(CNN) -- The singer Sade is as well known for what she doesn't do as what she does.
She doesn't ordinarily sit down for extensive interviews. She almost never pops up on the red carpet or in the lenses of the paparazzi. And for someone known for her music, she hasn't released all that much of it.
Her new album, "Soldier of Love" -- which came out Tuesday -- marks only her sixth studio album in 25 years, and her first since the very successful "Lovers Rock," which came out in 2000.
Message boards and fans have been buzzing for months about her return.
"She has had an unusual career path, but I think for her it's worked because she sits outside of trends," said David Prince, news editor for Billboard.com. "She keeps it rare and special."
Technically, Sade is a band -- the singer and musicians Stuart Matthewman, Paul Spencer Denman and Andrew Hale along with drummer Pete Lewinson who has joined them on tour.
But ordinarily when people refer to Sade, they are talking about the smoky-voiced Helen Folasade Adu, daughter of a Nigerian father and an English mother.
Her first album, "Diamond Life," contained the hit singles "Smooth Operator," "Your Love Is King" and "Hang On To Your Love." It went multiplatinum and established her around the world.
Her deep, sultry voice quickly became a staple of U.S. radio stations featuring the "quiet storm" style of music, heavy on mood and romance.
Her performances over the years were lush in their understatement -- Sade resplendent, hair pulled back, jamming with her band. No guest rappers, no samples and no frenetic backup dancers. Just the music.
According to Billboard, all of her albums -- including a live album and a greatest hits album -- have made the Top 10, with "Lovers Rock" selling 3.9 million copies. She's also had eight Top 10 R&B singles in a row, including the latest, "Soldier of Love."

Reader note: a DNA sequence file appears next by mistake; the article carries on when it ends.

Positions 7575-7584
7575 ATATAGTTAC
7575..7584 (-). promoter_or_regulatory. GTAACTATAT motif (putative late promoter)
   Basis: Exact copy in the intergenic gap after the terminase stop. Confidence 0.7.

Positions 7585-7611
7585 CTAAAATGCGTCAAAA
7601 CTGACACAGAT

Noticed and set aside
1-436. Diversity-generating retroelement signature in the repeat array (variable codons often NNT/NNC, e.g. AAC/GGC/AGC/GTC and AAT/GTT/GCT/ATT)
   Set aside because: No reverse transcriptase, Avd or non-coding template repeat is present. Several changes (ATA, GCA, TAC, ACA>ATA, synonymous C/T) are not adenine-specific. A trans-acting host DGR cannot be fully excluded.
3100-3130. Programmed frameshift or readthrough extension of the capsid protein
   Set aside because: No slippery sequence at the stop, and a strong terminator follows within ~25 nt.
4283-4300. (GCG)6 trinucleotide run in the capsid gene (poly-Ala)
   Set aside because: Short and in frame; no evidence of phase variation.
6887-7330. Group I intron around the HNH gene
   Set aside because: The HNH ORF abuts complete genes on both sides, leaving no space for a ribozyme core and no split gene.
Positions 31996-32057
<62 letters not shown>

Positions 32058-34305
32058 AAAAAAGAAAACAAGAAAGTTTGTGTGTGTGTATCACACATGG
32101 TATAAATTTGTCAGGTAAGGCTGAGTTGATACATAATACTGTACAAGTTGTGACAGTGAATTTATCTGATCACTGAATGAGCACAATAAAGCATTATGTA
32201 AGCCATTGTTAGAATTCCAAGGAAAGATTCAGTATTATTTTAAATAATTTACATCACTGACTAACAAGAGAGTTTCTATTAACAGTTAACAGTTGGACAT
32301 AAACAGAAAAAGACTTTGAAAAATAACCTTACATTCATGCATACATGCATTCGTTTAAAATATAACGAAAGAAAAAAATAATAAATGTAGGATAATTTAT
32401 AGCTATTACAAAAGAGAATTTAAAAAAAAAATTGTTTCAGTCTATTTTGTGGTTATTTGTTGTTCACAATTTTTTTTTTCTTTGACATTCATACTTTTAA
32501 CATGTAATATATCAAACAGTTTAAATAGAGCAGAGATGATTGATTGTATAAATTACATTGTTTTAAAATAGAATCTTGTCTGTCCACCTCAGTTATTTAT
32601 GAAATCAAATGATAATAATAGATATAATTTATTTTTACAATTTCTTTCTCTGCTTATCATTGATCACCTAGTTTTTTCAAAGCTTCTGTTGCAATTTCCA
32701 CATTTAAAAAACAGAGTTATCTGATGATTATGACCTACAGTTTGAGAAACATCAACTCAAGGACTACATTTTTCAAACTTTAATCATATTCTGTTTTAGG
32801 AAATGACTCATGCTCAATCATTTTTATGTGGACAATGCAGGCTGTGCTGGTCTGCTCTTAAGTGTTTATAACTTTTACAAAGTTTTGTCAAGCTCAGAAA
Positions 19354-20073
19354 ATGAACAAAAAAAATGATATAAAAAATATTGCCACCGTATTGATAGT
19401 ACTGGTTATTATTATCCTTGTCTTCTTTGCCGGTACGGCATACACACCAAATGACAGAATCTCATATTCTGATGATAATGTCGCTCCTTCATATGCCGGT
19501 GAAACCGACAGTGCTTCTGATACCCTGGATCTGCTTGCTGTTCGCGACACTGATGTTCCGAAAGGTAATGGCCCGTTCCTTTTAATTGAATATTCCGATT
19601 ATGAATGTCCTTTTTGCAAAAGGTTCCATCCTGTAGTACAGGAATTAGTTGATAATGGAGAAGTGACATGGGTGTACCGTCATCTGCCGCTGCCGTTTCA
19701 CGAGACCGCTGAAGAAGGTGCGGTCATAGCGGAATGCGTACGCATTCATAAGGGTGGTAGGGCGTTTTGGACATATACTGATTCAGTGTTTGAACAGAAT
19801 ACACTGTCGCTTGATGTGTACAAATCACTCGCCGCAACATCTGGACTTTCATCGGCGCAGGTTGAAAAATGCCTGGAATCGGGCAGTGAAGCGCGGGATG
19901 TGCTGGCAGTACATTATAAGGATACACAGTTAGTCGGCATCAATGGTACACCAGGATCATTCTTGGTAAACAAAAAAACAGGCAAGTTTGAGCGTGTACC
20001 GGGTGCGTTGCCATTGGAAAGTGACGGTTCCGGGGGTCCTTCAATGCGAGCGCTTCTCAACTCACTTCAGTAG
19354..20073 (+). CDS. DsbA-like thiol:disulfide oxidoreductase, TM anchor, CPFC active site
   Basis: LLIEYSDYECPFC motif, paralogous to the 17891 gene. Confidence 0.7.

FUSE TV host Touré said Sade has carved an indelible path in the music industry and the hearts of fans.
"I think she's been a really important and valuable artist for a lot of us," Touré said. "A lot of us who were babies in the '70s, you might have had your first kiss to Sade [music] or your first fool-around to Sade. What a great story of an artist who can have a long career and not have a fall-off or some scandal and they're not the same anymore.
"In an era of over-sharing, here is an artist who has some mystique and who simply wants to share the music," he said.
That mystique has sometimes led to tales of everything from a nervous breakdown to drug and legal issues that some speculated kept Sade out of the limelight.
In a 1992 interview with Jet magazine, the singer said rumors that she had died made her "happy to be alive."
She's also happy to be hidden. "Having been travestied in print on many occasions, Sade rarely gives interviews," her Web site says. It then quotes the artist: "It's terrible this Fleet Street mentality that if something seems simple and easy, there must be something funny going on."
Her private life has remained fairly private.
According to a recent interview with The New York Times, Sade has been living for the past five years in rural England with her partner Ian Watts, her 13-year-old daughter, Ila, and Watts's 18-year-old son, Jack.
Music journalist Sonia Murray said other artists might want to take a cue from Sade's approach.
"There are a lot of people we wish would go away that long and then come back and be great," Murray said. "Maybe she continues to just want to go back to the creative well and make people miss her. It's worked for her every time."
Sade isn't the only one who's managed a long layoff, Murray said. After an eight-year hiatus, singer Maxwell returned with the critically acclaimed "BLACKsummer's Night" album, which earned him two Grammy awards.
Prior to the Grammys, he told CNN he loves Sade and how she has handled her career.
"She's been gone for 10 years, and it's a good feeling when you can walk back into it after not seeing a friend for so long, and then you sit down to have lunch or coffee or whatever, and it's almost like time did not freeze," he said. "That is what I would love to have with the public -- is to be able to kind of go away and to come back, and it's as if no time had passed between us."
And while the music industry has transformed in her absence in an era where so many artists rely on tools like social networking to build their fan base, Murray said Sade has the advantage of being one of a kind.
"There has never been a 'new Sade' or a younger version of Sade," Murray said. "She has established herself as a brand and as a desirable entity, no matter what the year or what her age."
And Sade? She just wants her career to be about the music -- so enjoy her recent exposure while you can.
"I do want to get on the stage and sing the songs," she told The New York Times. "But then I just want to disappear again."